This is a lovely read for tweens (and their parents!). Millie has the usual slightly disparaging attitude towards her prehistoric-age, totally embarrassing parents who (in the nature of all parents) seem to be incapable of treating her as the almost-adult she considers herself. Millie was given the choice of a computer or a cell phone when she turned twelve. Everyone knows that any self-respecting teenager needs both. Author Karen Pokras Toz captures Millie’s life angst—from disillusionment with sixth grade, to decisions about doing soccer or drama, to denying she has a crush on the utterly handsome Jordan Cowell—with humor and inside knowledge. I also enjoyed Millie’s coming of age and gradual maturing. As Amanda, Millie learns huge life lessons about friendship, respect, and the fact that other people have feelings and problems. As Millie, Millie learns about her identity, who she really is, and decides if she is happy being herself. Highly recommended.

Reviewer’s bio: Fiona Ingram is an award-winning middle grade author who is passionate about getting kids interested in reading. Find out more about Fiona and her books on www.FionaIngram.com. She reviews books for the Jozikids Blog.

Soo’s Boo-Boos She’s Got 10! by Tilda Balsley

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A unique and adorable new way to learn counting from 1 to 10 and then backwards from 10 to 1. Soo comes into the kitchen complaining to her mother about her numerous boo-boos. Thankfully, mom has a way to take care of each one.

Soo’s Boo-Boos She’s Got 10! by Tilda Balsley is better than your average counting book. It’s clever. It’s creative. From a stiff elbow to crunched toes, from chapped lips to a dripping nose, and from a burned tongue to a nagging mosquito bite and more, Soo goes through her list of ailments. Her sympathetic mom then goes about tackling them one by one, finding the perfect cure for them all.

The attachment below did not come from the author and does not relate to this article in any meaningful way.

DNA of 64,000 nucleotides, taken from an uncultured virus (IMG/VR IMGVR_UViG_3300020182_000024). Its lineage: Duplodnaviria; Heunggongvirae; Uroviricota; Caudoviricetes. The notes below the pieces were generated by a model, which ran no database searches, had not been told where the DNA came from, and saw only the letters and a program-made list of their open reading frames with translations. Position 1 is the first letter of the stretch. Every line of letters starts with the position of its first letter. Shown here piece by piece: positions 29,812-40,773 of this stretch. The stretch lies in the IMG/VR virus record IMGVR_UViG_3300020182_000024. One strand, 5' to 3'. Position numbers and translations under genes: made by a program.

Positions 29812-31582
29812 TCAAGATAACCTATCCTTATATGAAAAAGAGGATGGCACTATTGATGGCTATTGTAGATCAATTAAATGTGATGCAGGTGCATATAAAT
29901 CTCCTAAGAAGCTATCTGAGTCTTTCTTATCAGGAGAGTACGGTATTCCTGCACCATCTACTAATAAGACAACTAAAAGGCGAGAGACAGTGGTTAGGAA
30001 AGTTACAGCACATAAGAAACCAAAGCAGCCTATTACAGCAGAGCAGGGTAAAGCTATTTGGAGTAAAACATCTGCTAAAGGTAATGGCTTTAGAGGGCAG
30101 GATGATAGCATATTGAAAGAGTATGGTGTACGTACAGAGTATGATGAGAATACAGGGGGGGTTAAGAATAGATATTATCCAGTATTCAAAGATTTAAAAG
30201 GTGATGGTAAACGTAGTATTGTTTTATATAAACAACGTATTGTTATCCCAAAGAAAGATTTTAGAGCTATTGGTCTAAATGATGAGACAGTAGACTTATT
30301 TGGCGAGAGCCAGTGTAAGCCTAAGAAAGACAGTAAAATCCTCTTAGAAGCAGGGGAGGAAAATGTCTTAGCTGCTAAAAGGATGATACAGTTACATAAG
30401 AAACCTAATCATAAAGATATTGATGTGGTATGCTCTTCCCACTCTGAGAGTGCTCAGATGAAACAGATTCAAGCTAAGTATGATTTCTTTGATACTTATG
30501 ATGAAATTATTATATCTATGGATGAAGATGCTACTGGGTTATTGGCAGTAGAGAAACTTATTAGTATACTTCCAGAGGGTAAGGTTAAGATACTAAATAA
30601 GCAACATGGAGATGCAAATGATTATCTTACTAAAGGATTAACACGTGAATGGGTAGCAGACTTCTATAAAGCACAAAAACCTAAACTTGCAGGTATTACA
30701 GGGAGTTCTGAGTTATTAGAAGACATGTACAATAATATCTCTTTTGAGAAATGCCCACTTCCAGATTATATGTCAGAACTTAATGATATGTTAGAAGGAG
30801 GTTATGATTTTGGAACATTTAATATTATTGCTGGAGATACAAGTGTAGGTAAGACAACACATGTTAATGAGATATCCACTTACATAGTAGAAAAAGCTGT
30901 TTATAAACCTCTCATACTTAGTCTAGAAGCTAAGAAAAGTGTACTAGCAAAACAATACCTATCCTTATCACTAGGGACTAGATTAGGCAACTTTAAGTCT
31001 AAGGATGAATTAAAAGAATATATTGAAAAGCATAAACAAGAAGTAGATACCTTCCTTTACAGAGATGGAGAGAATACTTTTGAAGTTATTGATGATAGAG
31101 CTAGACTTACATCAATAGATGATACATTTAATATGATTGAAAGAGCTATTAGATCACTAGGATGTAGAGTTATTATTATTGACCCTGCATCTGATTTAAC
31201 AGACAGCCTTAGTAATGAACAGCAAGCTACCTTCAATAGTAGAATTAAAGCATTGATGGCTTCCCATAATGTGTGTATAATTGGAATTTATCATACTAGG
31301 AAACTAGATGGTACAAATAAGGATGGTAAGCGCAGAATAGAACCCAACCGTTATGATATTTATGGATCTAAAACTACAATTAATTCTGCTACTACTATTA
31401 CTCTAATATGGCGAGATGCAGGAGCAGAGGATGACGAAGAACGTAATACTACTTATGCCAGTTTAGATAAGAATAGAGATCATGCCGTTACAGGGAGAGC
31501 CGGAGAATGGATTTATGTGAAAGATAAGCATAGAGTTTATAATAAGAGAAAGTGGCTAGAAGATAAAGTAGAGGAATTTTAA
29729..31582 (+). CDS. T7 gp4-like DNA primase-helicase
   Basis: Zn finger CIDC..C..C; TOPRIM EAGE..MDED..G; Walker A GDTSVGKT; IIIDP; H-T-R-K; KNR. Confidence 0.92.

Kids will relate to this sweet and funny rhyming story. Kids see their moms as fixers of problems and Soo is no different. More than a simple counting book, readers will delight in witnessing Soo’s play for sympathy and learning how her mother solves each problem. The melodic prose is complemented by beautiful artwork from Shelagh McNicholas.

An all-around winner.

Rating: 🙂 🙂 🙂 🙂 🙂

Hardcover: 28 pages
Publisher: Tiger Tales (March 1, 2013)
Language: English
ISBN-10: 1589251180
ISBN-13: 978-1589251182

I received a free copy of this book from the publisher. This review contains my honest opinions, for which I have not been compensated in any way.

Red Riding Hood and the Sweet Little Wolf by Rachel Mortimer

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Lovers of fractured fairy tales are bound to eat up this one. Mr. and Mrs. Wolf are angry that Little Wolf isn’t big and bad like they are. They send her out to gather ingredients for dinner and she stumbles upon Red Riding Hood in the forest. Little Wolf doesn’t know what to do. Perhaps the unlikely duo can find a solution to Little Wolf’s problem.

This is a fabulous book! It’s a neat twist having the wolf parents being the bad ones, while Little Wolf has no desire to eat little girls. Instead, she likes fairy tales and playing dress up. It’s also funny and unique how Red Riding Hood is reading some familiar fairy tales as she makes her way to grandma’s house.  You simply can’t help but love this story. It’s so clever.